RE-thinking 1

A 100% Renewable
Energy Vision for
the European Union
RE-thinking
Executive Summary
E U R O P E A N R E N E W A B L E E N E R G Y C O U N C I L
Executive summary.indd 1 7/04/10 17:39
RE-thinking 2
Introduction
A
T
Europe’s demand for energy is increasing in an environment of high and unstable energy prices. Greenhouse gas
emissions are rising and the energy sector is one of the main emitters of greenhouse gases. Natural reserves of fossil
fuels such as oil and gas are concentrated in just a few supplier countries around the world. Climate change along with
an increasing dependency on energy imports are only a few of the risks the European economy is facing today. The EU
now needs the courage to lead the way out of this climate and energy dilemma with a clear commitment to a 100%
renewable energy future.
RE-thinking 2050 presents a pathway towards a 100% renewable energy system for the EU in 2050, examining the
effects on Europe’s energy supply system and on CO2 emissions, while at the same time portraying the economic,
environmental and social benefits of such a system. Moreover, it provides policy recommendations for what is needed
to fully exploit the EU´s vast renewable energy potential.
RE-thinking 2050: 100 % RES Contribution to Final Energy Consumption
RE-thinking 2050 gives an outlook of the RES (renewable energy sources) industry, looking into how the different
renewable energy technologies can contribute to a fully sustainable energy supply by 2050 provided there is strong
political, public and economic support for all renewable energy technologies.
Figure 1 Contribution of Renewable Energy Technologies to Final Energy Consumption
0
200
400
600
800
1,000
1,200
1,400
2030 2020 2050
Q Non RES
Q Ocean
Q CSP
Q Solar Therma
Q Geothermal
Q Bioenergy
Q PV
Q Hydro
Q Wind
0
W
R
H
Source: EREC
The largest increase towards 2050 both in terms of energy output and contribution to final energy is projected for
renewable electricity, in particular for pure power options such as wind and photovoltaics (PV). The share of renewable
electricity in total final energy demand increases from 10% in 2020 to 18% in 2030 and finally to 41% by 2050.
E
S
Executive summary.indd 2 7/04/10 17:39
RE-thinking 3
As a sector, heating and cooling remains the largest contributor to final energy demand in 2050. The renewable heating
and cooling market, comprising residential and industrial biomass as well as solar thermal and geothermal applications,
is predicted to take off fast. Together, they hold a share of about 21% and 45% of total final energy consumption in
2030 and 2050 respectively.
In terms of growth rate, renewable energy in the transport sector can look forward to a significant increase, especially
in the post-2020 years when advanced conversion technologies are ready to enter the market at a significant scale.
The share of renewable transport fuels in overall final energy consumption increases from 3% in 2020 to 4% in 2030.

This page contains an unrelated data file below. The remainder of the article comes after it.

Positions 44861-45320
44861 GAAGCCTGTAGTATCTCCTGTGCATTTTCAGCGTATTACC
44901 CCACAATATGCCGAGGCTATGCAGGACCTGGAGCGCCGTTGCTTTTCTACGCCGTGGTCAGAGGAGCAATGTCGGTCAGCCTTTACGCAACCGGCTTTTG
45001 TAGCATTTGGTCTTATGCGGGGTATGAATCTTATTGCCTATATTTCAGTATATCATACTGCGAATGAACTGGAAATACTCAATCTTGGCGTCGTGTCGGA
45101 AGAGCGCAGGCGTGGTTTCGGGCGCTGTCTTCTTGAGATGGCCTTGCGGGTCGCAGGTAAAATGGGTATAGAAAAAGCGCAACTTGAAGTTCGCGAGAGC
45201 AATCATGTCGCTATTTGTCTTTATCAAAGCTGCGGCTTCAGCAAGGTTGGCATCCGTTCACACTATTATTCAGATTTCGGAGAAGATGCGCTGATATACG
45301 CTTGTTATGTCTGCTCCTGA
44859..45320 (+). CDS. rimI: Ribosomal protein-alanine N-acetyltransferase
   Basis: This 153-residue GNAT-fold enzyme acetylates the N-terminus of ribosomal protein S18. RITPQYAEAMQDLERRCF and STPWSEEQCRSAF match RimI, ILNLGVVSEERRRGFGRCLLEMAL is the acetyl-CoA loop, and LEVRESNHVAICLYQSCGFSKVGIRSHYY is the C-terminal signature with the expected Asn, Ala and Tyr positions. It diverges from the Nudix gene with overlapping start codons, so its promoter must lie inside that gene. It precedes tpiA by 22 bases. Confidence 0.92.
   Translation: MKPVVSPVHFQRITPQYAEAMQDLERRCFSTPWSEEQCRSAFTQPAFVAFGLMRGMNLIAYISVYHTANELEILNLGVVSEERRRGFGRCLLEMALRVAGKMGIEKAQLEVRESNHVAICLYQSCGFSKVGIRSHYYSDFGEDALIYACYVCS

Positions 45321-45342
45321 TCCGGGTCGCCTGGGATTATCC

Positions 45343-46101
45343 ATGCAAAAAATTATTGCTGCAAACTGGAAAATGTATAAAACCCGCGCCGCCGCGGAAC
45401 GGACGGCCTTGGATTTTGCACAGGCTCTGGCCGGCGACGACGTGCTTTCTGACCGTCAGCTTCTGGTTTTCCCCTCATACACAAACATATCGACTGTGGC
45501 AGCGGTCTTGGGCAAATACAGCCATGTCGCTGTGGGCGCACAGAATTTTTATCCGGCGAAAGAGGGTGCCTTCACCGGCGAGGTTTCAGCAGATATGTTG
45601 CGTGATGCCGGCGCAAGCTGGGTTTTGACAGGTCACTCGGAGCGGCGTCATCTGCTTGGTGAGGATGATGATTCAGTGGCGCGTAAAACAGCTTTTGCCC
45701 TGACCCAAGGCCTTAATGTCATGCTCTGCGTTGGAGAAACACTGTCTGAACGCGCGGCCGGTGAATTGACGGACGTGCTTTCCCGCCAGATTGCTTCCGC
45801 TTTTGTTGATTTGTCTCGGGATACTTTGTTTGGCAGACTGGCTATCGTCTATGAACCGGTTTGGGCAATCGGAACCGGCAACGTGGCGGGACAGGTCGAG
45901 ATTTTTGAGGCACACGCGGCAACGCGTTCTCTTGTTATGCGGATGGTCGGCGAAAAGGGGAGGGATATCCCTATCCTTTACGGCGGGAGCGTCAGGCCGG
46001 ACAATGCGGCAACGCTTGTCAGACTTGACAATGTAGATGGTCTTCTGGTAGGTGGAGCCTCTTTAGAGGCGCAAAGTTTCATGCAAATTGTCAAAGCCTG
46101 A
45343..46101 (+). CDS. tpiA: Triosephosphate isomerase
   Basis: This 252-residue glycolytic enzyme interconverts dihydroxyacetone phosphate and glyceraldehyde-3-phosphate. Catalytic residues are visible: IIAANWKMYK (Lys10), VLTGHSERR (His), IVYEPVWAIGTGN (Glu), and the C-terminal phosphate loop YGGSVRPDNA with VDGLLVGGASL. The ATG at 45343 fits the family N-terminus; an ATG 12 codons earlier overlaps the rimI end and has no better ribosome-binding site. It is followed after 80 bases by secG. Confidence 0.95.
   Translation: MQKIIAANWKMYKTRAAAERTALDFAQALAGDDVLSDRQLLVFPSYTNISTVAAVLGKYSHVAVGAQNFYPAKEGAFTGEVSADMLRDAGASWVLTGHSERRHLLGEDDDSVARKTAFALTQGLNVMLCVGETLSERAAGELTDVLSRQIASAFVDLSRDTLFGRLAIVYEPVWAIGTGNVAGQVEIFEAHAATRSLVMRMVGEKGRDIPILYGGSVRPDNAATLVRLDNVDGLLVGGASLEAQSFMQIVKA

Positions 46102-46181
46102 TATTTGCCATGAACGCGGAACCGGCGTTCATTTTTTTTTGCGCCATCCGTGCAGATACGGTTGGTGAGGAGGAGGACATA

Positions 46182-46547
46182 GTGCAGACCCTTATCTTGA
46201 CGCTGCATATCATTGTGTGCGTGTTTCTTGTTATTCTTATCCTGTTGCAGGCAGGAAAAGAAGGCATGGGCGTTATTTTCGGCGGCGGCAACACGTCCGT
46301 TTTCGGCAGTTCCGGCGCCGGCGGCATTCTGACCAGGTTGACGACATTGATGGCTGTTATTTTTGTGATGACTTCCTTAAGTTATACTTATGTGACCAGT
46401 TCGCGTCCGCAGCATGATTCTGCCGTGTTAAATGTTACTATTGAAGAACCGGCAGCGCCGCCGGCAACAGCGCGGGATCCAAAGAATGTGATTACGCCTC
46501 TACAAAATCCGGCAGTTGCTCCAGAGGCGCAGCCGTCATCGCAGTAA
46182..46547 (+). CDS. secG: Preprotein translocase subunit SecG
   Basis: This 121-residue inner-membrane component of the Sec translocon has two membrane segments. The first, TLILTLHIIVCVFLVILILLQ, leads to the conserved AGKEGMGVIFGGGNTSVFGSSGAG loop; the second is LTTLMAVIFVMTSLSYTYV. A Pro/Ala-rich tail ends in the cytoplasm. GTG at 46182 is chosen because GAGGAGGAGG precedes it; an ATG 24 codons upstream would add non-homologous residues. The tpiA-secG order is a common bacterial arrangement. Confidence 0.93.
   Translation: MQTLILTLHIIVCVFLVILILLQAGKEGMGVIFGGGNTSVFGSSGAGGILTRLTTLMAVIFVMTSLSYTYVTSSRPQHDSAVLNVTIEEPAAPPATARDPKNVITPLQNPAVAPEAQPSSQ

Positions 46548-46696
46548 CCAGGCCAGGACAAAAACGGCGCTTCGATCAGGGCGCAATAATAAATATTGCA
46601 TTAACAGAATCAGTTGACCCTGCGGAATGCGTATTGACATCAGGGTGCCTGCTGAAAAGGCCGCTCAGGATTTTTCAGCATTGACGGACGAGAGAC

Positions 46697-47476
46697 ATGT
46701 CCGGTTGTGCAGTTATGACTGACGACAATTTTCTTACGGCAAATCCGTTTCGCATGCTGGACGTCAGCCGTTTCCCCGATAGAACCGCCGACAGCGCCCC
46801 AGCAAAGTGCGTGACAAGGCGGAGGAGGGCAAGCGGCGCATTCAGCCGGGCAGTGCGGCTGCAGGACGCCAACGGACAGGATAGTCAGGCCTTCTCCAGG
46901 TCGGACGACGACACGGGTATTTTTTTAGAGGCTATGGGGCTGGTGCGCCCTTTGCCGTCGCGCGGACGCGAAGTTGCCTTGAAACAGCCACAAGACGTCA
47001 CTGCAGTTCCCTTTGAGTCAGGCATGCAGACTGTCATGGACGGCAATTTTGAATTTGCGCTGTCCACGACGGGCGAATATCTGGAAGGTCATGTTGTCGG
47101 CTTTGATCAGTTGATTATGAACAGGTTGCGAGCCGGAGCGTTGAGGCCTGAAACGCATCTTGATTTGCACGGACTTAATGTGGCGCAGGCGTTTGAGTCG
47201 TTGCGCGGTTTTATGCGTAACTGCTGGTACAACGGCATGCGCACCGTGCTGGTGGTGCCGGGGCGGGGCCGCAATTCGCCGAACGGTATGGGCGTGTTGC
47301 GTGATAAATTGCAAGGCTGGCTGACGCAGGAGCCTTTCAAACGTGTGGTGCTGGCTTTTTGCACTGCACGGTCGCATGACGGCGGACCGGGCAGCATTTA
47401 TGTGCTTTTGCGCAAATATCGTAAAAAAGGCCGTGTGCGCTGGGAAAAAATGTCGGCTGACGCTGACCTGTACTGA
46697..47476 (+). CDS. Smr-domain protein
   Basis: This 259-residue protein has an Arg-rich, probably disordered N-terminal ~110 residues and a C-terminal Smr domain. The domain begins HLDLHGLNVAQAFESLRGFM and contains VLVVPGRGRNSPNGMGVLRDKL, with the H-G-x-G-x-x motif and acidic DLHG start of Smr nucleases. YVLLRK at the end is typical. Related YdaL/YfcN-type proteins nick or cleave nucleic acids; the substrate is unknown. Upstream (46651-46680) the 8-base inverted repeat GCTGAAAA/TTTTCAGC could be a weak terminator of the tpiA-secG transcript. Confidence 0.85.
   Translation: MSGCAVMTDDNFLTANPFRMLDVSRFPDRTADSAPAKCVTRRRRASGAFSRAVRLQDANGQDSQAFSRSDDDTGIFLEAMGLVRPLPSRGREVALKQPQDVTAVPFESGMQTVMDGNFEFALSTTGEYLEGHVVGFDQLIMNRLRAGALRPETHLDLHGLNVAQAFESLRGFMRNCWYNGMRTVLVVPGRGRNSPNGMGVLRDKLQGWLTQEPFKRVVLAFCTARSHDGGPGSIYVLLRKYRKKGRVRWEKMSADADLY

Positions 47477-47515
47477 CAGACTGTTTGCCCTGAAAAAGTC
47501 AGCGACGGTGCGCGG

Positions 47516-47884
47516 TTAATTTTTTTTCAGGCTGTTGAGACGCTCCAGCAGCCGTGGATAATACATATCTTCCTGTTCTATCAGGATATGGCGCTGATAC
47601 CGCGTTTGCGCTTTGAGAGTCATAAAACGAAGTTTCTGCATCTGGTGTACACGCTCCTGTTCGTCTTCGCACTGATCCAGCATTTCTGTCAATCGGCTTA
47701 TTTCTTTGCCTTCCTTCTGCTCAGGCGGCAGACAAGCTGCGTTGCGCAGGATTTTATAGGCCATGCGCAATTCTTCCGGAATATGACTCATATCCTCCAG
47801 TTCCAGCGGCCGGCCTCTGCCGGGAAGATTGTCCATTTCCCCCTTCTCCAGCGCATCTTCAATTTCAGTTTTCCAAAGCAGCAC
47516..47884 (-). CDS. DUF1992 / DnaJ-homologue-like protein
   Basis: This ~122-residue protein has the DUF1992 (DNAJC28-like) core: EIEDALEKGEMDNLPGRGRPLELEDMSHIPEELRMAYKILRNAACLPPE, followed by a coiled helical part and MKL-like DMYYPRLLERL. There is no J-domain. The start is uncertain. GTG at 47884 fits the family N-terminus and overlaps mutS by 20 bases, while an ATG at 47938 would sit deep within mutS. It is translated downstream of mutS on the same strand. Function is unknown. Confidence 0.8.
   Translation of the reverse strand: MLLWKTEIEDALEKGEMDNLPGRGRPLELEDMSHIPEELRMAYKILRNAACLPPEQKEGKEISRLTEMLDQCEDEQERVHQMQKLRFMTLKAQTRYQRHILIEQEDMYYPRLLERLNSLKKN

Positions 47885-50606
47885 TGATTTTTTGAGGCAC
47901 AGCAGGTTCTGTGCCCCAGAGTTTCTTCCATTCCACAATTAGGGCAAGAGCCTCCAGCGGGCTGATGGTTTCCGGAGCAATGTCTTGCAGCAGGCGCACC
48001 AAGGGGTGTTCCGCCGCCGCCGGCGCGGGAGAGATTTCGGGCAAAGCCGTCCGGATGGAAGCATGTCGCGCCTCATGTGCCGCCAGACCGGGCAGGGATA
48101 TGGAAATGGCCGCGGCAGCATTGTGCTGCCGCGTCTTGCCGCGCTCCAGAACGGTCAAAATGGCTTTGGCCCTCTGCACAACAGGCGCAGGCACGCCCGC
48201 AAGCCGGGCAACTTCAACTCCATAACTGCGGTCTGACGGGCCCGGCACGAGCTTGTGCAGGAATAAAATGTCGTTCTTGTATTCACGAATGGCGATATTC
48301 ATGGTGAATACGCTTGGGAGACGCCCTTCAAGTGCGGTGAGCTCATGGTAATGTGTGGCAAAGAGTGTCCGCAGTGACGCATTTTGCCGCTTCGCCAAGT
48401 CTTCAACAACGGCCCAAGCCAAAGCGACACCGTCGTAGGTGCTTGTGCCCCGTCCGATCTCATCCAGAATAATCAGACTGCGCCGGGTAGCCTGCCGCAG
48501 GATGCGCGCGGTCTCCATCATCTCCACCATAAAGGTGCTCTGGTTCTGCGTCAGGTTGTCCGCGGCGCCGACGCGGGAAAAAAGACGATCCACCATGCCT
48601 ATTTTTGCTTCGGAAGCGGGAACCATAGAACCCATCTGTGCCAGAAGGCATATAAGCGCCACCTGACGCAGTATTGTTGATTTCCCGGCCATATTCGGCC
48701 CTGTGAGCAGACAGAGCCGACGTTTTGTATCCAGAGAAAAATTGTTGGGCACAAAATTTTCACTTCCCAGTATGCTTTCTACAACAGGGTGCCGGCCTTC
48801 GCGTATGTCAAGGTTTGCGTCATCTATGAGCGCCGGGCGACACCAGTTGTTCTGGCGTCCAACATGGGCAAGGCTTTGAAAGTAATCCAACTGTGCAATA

In 2050 their share is likely to account for 10%.
Overall, RE-thinking 2050 shows that even without an aggressive energy efficiency policy, the EU´s could achieve
an effective share of 96% renewable energy in final energy consumption by 2050. Uncertainties remain, however,
regarding aviation and inland navigation. In the report it is assumed that those transport modes might still use fossil
fuel in 2050. No assumptions are hence made on the use of biofuels in shipping or aircrafts, although they are already
contributing at a pilot stage today.
t
g
Economic, Environmental and Social Benefits of a 100 % RES Supply
Economic Benefits
Security of Energy Supply and Avoided Fuel Costs
By 2020, the EU can reduce its annual fossil fuel demand by over 290 Mtoe, reaching almost 500 Mtoe by 2030 and
more than 1,000 Mtoe by 2050. Hence, renewable energy will avoid fossil fuel costs of about €158 billion in 2020,
€325 billion in 2030 and about €1,090 billion (or more than €1 trillion) in 2050 (Figure 2).
1
The calculation is based on
an exchange rate of $1.35/€.
Figure 2 Avoided Fuel Costs from RES Deployment (2020-2030-2050)
0
150
300
450
600
750
900
1,050
1,200
2030 2020 2050
C

b
i
l
l
i
o
n
Source: EREC
1 Using a conversion factor of 1 tonne of oil equivalent (toe) = 7.33 barrels. Hence, with an oil price of $100, for instance, one toe costs $733. The underlying oil price
assumption is for 2020 $100/barrel, for 2030 $120 and for 2050 $200/barrel.
Executive summary.indd 3 7/04/10 17:39
RE-thinking 4
Capital Investments
Reaching a share of 100% renewable energy in the EU by 2050 will certainly require additional investments. The size of
such investments will depend on the implementation of energy saving and energy efficiency measures, the technology
choices, decommissioning rates and the degree of competition in the energy sector as such.
When developing long-term scenarios spanning periods of several decades, the dynamic trend of cost developments
over time plays a crucial role in identifying strategies. To analyse the long-term capital investment needs up to 2050,
learning rates for each technology have been applied which reflect the correlation between cumulative production